Each week in The Big Issue we bring you a celebration of the thinkers, the creators, the agitators. We’re looking at somebody who has come up with an invention or an idea that is moving the dial. This week, 36-year-old Hadeel Ayoub, whose brush with a simple video, sparked an idea that’s bringing a voice to those who cannot speak.
The change came when Hadeel Ayoub woke up to an email. It contained a video, sent by a desperate mother, of her 14-year-old son on a train, quiet and signing with his hands. No one understood what he was trying to communicate, and in that moment he looked isolated.
It was the push the Saudi designer needed to set herself on a new path. Ayoub, 36, previously taught digital design to girls in Saudi Arabia before moving to the UK in 2014 to study a Master’s degree in computational arts. The email, arriving during a post-graduation lull, convinced her to sign up for a PhD in arts and computational technology at Goldsmiths, University of London.
“I sobbed through the whole day – because I have kids, it really hit my heart,” she says, recalling the footage of the boy on the train. “And then I felt selfish, like when a doctor has a cure but won’t give it out because he doesn’t feel like it.
“My thought process was simple. If I can make that kid’s life better, let me see what I can do.”
Ayoub is the founder of BrightSign: a smart glove complete with companion app that tracks hand motions to produce speech from sign language. Unlike most assistive technology available to speech-disabled people, it is fully customisable and, perhaps most significantly, at £500 is a fraction of the cost of other devices. Each device is handmade by Ayoub, largely using the facilities she has access to as part of her PhD, and takes around a day to build from start to completion.
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The glove, in its most primitive form, was created by Ayoub for art while studying towards her Master’s degree. She says: “I got a little bit greedy. I didn’t want to design using the keyboard. I wanted to draw designs in the air.”
It wasn’t until Ayoub was invited to represent her university at a hackathon in South Korea that she identified the glove’s potential. The event tasked participants with using artificial intelligence for social care. With a virtually complete prototype already to hand, she programmed the same tech for sign language instead of design. And won the hackathon.
The glove went viral and Ayoub was contacted by dozens of parents, teachers and speech therapists showing how her invention could change lives. That’s when she was shown the boy on the train.
When Ayoub threw herself into her PhD she began researching the assistive technology that was already out there – and why people didn’t always have access to what they needed. “I realised the devices already available which provide even basic help are very expensive, starting at £2,000,” Ayoub says. “They also lack customisation – but everyone is different, every disability is different.”
My 3 tips for success
It’s never too late to change directions and pursue something new.
Make sure you’re tackling the problems presented by previous attempts at a project. It wouldn’t make sense to make something else that had the same issues.
Find a way to do what you love, you will most likely excel in it.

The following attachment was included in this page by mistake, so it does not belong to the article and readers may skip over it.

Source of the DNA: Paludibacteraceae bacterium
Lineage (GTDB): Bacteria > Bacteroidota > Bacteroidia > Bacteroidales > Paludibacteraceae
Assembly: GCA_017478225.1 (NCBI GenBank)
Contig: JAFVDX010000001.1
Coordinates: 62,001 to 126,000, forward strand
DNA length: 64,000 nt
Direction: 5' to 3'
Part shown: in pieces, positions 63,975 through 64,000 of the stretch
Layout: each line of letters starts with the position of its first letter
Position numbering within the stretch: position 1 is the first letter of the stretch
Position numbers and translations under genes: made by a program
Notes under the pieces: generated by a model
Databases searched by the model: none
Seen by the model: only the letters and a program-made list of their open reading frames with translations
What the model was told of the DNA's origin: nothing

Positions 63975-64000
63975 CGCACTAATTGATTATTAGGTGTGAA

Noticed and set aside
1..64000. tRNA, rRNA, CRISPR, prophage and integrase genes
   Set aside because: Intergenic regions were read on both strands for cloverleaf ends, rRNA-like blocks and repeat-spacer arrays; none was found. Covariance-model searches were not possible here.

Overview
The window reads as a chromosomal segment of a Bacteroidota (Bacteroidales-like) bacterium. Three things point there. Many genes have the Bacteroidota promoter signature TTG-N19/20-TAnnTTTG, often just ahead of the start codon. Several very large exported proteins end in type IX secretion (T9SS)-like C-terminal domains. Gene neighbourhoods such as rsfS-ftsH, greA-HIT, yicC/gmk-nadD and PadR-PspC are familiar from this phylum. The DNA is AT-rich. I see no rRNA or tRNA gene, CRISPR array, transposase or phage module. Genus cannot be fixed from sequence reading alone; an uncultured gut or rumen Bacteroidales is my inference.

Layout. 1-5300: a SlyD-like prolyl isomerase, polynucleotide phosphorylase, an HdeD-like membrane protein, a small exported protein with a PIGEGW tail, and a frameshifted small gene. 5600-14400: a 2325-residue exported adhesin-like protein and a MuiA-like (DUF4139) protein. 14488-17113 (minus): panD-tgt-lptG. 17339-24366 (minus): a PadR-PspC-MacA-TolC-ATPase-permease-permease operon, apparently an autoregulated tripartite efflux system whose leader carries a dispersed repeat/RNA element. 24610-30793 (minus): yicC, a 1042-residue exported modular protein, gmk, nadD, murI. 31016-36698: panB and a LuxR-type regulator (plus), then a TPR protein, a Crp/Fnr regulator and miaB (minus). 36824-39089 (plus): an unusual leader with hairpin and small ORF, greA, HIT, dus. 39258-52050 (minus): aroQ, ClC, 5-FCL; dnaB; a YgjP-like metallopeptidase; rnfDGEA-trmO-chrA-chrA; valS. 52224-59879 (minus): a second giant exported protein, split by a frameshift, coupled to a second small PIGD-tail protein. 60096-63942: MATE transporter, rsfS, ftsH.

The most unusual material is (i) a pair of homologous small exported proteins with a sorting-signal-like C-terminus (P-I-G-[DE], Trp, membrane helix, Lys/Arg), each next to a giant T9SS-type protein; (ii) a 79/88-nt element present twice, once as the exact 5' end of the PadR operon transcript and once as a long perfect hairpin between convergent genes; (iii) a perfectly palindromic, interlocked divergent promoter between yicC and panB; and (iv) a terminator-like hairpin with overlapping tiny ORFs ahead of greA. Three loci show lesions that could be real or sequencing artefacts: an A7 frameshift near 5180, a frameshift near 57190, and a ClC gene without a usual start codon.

Eleven prototypes later and the designer-turned-programmer-turned-engineer has conducted pilot studies in schools across the country. She secured funding from councils so families are not burdened with the cost of the device.
“I learn so much when I work with people because they show me features that need to be there that I hadn’t thought of,” she says. During her visits, she is helping children learn Christmas carols through the gloves so that they can sign them at home over the holidays.
Ayoub recognised that children and exposed tech could be a risk, so sought out 3D printing facilities to build parts which would encapsulate the hardware. Her final touch was to print child-friendly designs on the glove. She says: “It’s fashion tech, and I have no clue about fashion. But I do know how to use a 3D printer.”
Ayoub’s focus shifted when she received a call from someone whose mother had suffered a stroke and lost the ability to talk. Luckily, Ayoub’s familiarity with AI meant she quickly thought up a solution. “We decided that if the lady could make up her own signs, as long as they were consistent, we could make something work with machine learning software.” Ayoub also added a translation API to allow the user to switch between languages – verbal and signed.
Finally, with the help of company Unique Voices, Ayoub made it possible for users to record as much of their own speech, or that of a loved one, through the app. The speech is then synthesised into a fully operational conversational voice, allowing more authentic day-to-day interactions for users.
She is now, she says, in search of funding and ready to move forward, with hopes of launching the product by the new year – mass-producing devices for her 700-strong waiting list and beyond.
Ayoub’s story speaks to people. Some take inspiration from her having learned to code aged 30; others recognise her fearless changes of career direction; some – Ayoub included – are aware she inhabits a male-dominated space. She is often the only woman presenting at exhibitions for health care innovation or wearable tech.
Describing AI in social care as “the difference between life and death,” she brushes off commonly held fears. “Yes, it will replace us, but other opportunities will open up,” she says. “And that’s how we should be looking at it. Moving forward.”
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